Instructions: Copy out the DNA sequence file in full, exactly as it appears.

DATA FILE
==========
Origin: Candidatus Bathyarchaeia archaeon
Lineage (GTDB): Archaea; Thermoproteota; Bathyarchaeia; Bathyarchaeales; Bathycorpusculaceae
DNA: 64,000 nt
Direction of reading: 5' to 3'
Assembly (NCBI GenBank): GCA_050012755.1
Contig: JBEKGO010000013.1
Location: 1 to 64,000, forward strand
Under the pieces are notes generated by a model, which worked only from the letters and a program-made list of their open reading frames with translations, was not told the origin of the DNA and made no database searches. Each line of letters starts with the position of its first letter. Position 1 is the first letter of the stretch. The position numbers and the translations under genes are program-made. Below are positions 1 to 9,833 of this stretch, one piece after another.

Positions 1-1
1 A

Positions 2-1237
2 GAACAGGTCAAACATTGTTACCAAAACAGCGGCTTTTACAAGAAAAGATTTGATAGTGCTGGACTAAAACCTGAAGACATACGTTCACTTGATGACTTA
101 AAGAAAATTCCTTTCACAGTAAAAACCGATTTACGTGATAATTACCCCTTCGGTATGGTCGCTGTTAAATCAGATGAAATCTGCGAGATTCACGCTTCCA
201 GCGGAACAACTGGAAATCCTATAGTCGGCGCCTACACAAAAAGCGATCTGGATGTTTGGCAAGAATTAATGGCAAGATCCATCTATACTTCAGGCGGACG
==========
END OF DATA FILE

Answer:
Origin: Candidatus Bathyarchaeia archaeon
Lineage (GTDB): Archaea; Thermoproteota; Bathyarchaeia; Bathyarchaeales; Bathycorpusculaceae
DNA: 64,000 nt
Direction of reading: 5' to 3'
Assembly (NCBI GenBank): GCA_050012755.1
Contig: JBEKGO010000013.1
Location: 1 to 64,000, forward strand
Under the pieces are notes generated by a model, which worked only from the letters and a program-made list of their open reading frames with translations, was not told the origin of the DNA and made no database searches. Each line of letters starts with the position of its first letter. Position 1 is the first letter of the stretch. The position numbers and the translations under genes are program-made. Below are positions 1 to 9,833 of this stretch, one piece after another.

Positions 1-1
1 A

Positions 2-1237
2 GAACAGGTCAAACATTGTTACCAAAACAGCGGCTTTTACAAGAAAAGATTTGATAGTGCTGGACTAAAACCTGAAGACATACGTTCACTTGATGACTTA
101 AAGAAAATTCCTTTCACAGTAAAAACCGATTTACGTGATAATTACCCCTTCGGTATGGTCGCTGTTAAATCAGATGAAATCTGCGAGATTCACGCTTCCA
201 GCGGAACAACTGGAAATCCTATAGTCGGCGCCTACACAAAAAGCGATCTGGATGTTTGGCAAGAATTAATGGCAAGATCCATCTATACTTCAGGCGGACG